18 interpretation of this comment is that the defendant has no intention of defending the charges but
19 simply leaving them behind. He is 52 and facing decades in jail and millions of dollars in
20 restitution – there is simply no incentive for him to stay and live that future, especially in light of
21 the lifestyle he is used to. These conversations alone constitute a preponderance of evidence that
22 the defendant poses a flight risk and they justify detention. Taken together with the remaining
23 evidence, detention becomes the only reasonable conclusion.
24 D. The Defendant’s Proposed Bail Packages
25 When the defendant sought release before Judge Nagle, he offered the following as bail:
26 (1) $250,000 cash from the defendant; (2) $25,000 in cash from Bill Baulson; and (3) Roger and
27 Judith McAulay’s home in Poway, CA. Now, the defendant’s own money is off the table, Mr.
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1 Baulson apparently came to his senses, and the defendant offers only the McAulays’ home.4 The
2 new bail package is an absolute non-starter.
3 Likewise, Mr. Sandel’s offer to allow the defendant to live with him does nothing to
4 assure the defendant’s appearance. The defendant’s flight from this Court’s jurisdiction would
5 have absolutely no consequence upon Mr. Sandel, unless he were complicit in that flight.
6 Further, Mr. Sandel’s generosity must be viewed as that of someone who admits he has known
7 the defendant only “for a short period of time” and that he is “not involved in any business
8 relationship” with the defendant and has “no personal knowledge of the facts” underlying the
9 indictment.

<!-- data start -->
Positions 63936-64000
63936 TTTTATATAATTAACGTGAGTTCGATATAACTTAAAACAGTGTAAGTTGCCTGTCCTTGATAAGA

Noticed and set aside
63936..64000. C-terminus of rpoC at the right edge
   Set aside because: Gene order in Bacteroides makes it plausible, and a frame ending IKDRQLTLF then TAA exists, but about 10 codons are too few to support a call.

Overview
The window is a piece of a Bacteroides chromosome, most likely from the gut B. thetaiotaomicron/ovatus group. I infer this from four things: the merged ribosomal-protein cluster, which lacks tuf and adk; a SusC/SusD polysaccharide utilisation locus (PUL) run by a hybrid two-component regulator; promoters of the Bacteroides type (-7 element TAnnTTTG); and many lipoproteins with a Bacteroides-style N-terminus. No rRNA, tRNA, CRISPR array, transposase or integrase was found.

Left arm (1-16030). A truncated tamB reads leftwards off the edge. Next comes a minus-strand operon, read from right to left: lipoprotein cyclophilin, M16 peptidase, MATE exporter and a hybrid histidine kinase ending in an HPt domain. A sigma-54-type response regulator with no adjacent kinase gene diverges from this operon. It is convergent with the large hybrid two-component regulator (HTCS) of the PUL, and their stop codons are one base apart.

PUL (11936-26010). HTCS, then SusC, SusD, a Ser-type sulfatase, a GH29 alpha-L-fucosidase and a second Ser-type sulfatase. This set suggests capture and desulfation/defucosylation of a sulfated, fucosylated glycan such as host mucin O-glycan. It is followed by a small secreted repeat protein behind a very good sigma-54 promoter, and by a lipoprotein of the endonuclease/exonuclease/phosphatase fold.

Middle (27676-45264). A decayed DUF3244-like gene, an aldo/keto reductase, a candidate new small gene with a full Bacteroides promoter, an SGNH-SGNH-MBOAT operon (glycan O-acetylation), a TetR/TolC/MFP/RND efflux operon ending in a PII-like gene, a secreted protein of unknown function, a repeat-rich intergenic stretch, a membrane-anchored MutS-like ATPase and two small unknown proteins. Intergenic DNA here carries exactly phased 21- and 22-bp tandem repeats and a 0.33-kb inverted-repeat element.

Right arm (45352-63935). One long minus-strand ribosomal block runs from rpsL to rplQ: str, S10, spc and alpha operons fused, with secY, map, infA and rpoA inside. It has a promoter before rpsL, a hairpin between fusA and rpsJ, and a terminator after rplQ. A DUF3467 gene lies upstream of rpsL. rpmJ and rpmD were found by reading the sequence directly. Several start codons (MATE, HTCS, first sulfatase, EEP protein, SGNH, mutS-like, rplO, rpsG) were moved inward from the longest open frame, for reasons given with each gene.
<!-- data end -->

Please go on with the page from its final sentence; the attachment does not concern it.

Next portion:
10 The defense continues to refuse to address Judge Nagle’s concern about what he did with
11 the millions of dollars he stole. At the time of his arrest the defendant was living in a mansion in
12 Beverly Hills with a rental payment of approximately $50,000 per month.5 His wife drove a
13 Jaguar and he was chauffeured around in a Bentley. He employed body guards, a cook, and
14 several other staff at his mansion. Nevertheless, he expects this Court to believe that upon being
15 arrested he instantly and inexplicably became penniless. The defendant has a track record of
16 stealing huge sums of money from absolutely anyone, including taking his elderly father-in-
17 law’s entire life savings. Thus, having a third party, i.e. his unrelated business partner, put up his
18 home is meaningless and offers no assurance at all that the defendant will remain to face the
19 charges.
20 III. There Are Several Misrepresentations In The Defendant’s Motion
21 A. The Defendant Has Never Cooperated With The Government
22
4
23 In the event the Court entertains such an offer, the government will respectfully
request that the Court conduct the statutorily required inquiry into the source of the funds used to
24 purchase the home. 18 U.S.C. § 3142(g)(4) (court shall conduct inquiry into source of bail
money to establish not proceeds of fraud). Mr. McAulay has been the defendant’s business
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partner for many years, including at Ecast, and the Court should make sure that none of the
26 proceeds used to purchase his home originated from the victims of the defendant’s scheme.
5
27 Agents interviewed a representative of the owners of the mansion and were advised
that the defendant told them he needed to rent their mansion because he was remodeling his own
28 mansion in Beverley Hills. Yet another lie by the defendant.

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1 The defendant claims he offered to cooperate with the United States Attorney’s Office
2 and that he cooperated with the Securities and Exchange Commission (“SEC”) in its separate
3 investigation into the defendant’s activities. Both claims are false.
4 First, with respect to this office, and as set forth at the detention hearing, the defendant’s
5 previous attorneys contacted law enforcement and this office in an attempt to obtain information
6 about whether the defendant was begin investigated. Those attorneys never offered any
7 statement or evidence from the defendant nor did anyone ever offer to have the defendant self-
8 surrender in the event of an indictment. Defense Exhibit A at 30-31. Calling the U.S.